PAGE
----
BY: TREVOR HEWITT
Loud banging on your door interrupts dinner. A commanding voice competes with that of your now-wailing newborn; it tells you that you have five minutes to evacuate your home with your entire family and anything you care about. No, it’s not the end of the world – it’s just the unraveling of a long-stressed social contract.
The question isn’t how it ever came to this, but rather, are we really all that surprised?
If you’re like me, aside from your family, that “anything you care about” section probably includes one or two sentimental items, some non-perishables and possibly a jacket or something of the like, stuffed crudely into a gym bag. That’s more than Joel gets in the opening of The Last Of Us, a post-apocalyptic survival thriller where a mutated strain of the Cordyceps fungus has led to global catastrophe – in just several months, over 60 per cent of humanity had been either infected with the Cordyceps Brain Infection (CBI) or killed.
The worldwide pandemic causes a complete and total degradation of society through violence. Twenty years later, when the game takes place, humanity rests on the brink of extinction. In the U.S., survivors are crammed into tiny quarantine zones nationwide, the military unable to completely contain the virus or even fully communicate with one another. A militia group called the Fireflies fights with the dwindling U.S. government for power. They call for a removal of martial law and, after the government has given up, continued research into manufacturing a virus vaccine.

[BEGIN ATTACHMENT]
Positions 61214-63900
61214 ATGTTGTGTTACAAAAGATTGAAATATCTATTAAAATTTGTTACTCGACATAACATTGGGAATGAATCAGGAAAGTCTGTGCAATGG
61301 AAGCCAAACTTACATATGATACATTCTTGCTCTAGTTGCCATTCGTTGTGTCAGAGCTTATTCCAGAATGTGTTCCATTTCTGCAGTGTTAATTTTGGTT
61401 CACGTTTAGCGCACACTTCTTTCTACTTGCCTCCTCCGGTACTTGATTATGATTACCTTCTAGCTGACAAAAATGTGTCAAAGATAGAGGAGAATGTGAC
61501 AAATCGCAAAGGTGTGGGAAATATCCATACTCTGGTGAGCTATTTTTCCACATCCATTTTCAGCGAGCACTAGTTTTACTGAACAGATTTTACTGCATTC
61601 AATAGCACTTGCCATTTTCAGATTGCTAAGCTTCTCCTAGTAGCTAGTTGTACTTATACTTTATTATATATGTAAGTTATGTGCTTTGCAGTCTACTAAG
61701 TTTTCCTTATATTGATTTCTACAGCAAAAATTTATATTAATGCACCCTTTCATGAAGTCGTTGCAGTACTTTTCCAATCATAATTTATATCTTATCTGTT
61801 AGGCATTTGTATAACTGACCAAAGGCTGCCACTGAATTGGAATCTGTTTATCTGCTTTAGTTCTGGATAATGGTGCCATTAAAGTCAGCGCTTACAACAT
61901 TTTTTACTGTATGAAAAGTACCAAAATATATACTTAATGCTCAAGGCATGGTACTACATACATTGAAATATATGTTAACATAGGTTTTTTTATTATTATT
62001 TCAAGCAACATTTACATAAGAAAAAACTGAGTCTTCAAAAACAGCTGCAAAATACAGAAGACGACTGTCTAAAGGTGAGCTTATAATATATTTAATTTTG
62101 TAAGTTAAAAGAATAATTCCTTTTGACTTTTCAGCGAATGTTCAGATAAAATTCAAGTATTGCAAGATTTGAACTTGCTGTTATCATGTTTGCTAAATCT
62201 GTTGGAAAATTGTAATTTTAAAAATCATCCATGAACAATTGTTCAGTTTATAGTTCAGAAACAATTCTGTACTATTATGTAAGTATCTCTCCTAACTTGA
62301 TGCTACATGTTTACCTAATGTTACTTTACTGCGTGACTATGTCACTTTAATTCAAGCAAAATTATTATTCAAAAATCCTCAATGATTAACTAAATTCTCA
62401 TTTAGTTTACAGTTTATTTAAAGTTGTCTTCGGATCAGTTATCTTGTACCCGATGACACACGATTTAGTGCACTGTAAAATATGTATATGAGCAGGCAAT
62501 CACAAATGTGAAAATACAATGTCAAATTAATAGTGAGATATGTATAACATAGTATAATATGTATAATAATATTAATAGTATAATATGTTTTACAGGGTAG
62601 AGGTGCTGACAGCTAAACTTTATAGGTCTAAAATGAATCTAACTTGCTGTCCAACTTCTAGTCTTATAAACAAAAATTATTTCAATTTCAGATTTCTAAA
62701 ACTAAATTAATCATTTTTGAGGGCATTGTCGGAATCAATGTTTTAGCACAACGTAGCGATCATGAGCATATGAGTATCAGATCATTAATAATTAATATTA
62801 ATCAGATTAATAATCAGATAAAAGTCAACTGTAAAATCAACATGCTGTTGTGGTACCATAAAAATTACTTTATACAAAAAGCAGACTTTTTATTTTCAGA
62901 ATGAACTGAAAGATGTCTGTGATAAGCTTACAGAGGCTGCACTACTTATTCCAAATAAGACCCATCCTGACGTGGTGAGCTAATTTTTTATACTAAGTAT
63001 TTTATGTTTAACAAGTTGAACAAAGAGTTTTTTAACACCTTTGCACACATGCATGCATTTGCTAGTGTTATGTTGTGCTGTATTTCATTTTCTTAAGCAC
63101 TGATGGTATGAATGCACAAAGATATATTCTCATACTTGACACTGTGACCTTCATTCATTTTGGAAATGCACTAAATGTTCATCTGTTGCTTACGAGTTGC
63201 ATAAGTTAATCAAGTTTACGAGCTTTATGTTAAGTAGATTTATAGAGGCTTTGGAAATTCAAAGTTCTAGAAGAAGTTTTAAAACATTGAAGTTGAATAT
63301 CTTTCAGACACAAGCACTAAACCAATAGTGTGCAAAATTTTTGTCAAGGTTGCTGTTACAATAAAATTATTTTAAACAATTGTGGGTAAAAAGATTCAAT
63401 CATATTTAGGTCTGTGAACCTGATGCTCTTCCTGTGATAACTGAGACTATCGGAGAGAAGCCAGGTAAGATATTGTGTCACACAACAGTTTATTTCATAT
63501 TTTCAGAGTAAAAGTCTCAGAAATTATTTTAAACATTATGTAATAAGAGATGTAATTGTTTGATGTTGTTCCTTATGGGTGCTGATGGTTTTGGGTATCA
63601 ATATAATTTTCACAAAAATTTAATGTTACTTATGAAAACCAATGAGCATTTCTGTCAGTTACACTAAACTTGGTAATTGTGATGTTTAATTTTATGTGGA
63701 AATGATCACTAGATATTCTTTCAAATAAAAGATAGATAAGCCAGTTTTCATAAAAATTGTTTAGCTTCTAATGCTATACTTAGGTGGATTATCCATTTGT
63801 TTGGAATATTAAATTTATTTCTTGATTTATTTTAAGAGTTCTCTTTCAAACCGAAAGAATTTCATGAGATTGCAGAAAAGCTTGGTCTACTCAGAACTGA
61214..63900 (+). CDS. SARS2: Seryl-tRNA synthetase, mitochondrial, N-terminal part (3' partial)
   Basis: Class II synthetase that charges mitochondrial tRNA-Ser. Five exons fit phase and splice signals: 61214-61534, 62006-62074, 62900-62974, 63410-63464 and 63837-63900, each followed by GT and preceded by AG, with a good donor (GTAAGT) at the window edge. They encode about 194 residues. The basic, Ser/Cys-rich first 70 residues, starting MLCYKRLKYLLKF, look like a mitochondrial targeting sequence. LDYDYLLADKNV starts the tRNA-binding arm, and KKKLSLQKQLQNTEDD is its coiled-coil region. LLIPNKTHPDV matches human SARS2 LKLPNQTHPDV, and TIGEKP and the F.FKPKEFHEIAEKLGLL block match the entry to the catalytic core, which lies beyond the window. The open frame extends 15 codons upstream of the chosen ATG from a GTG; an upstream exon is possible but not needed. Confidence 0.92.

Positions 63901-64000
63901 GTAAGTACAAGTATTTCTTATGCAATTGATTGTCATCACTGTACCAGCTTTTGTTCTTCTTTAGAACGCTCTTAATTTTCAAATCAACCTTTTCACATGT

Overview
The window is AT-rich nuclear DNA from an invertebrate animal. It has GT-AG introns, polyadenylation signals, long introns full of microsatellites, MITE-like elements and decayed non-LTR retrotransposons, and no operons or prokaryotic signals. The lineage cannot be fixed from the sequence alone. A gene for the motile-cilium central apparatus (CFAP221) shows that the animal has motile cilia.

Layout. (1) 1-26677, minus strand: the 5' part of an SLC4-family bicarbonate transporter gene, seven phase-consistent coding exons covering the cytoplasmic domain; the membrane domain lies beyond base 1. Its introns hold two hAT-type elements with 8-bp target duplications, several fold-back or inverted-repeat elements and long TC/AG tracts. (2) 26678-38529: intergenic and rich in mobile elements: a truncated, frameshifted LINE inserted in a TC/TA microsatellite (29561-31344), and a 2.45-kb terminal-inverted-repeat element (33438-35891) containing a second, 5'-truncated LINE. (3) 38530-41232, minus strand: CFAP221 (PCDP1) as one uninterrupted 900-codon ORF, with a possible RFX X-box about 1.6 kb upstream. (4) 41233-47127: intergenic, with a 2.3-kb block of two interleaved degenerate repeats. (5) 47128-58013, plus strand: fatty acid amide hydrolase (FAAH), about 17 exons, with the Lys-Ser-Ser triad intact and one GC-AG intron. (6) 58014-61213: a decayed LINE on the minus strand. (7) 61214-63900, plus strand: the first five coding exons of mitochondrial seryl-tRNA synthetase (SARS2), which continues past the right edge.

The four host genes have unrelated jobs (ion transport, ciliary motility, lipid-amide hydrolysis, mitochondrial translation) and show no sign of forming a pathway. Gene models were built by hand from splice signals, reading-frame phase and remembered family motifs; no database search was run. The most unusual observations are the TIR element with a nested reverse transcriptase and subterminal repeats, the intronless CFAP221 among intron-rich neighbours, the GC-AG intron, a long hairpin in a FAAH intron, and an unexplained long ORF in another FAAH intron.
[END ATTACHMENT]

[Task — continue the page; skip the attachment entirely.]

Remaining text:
While the game itself is an eerily beautiful testimony to the impact decades of natures reclamation has on cities – lush vines and trees beginning to take back highrises and sprouting through cars – what sets it aside from others is the element of realism players experience. You become attached to the main characters, Joel and Ellie, and their stories. What I noticed most, however, was that, as I played the game, I found myself much more sympathetic for the infected; I’d play through areas without killing them unless it was absolutely necessary.
As for the humans? Well, by the end of the game, you realize they’re the real monsters.
In The Last Of Us, most of the quarantine zones you visit have degraded into complete chaos. Groups of disgruntled citizens have overthrown the military, often in violent, public executions. In Pittsburgh, they roam the streets in armored vehicles, gunning down any outsiders seeking refuge or shelter in the city. I won’t give any spoilers and I won’t go into details, but some of the content is just downright gruesome. Anyone who resists their control is silenced quickly and without mercy.
You might ask yourself, what is the point I’m trying to make? The way Cordyceps spread to humans in The Last Of Us is highly unrealistic – it will most likely never happen. As a result, society will never degrade to this point. I agree with everything except the last point.
Sure, we still have “democracy” and an intact social contract, but aside from that, what sets us apart from these marauders? These humans in Pittsburgh, they weren’t infected – their actions are the result of an extraordinary response to an extraordinary situation – something that, historically speaking, humans have experienced often. Look at the crusades, the Spanish Inquisition and the Black Death if you don’t believe me. Who’s to say that, in a contemporary context, with guns and grenade launchers, a modern dark age wouldn’t be exponentially worse than before.
Let me be clear, I’m not worried about Cordyceps infecting humans – that’s silly. I’m worried that when society degrades, for whatever reason, it will happen in a similar manner – groups of holed-up people, scared for themselves and their loved ones, acting more and more violent towards others as the social contract disintegrates into nothing more than a taunting memory.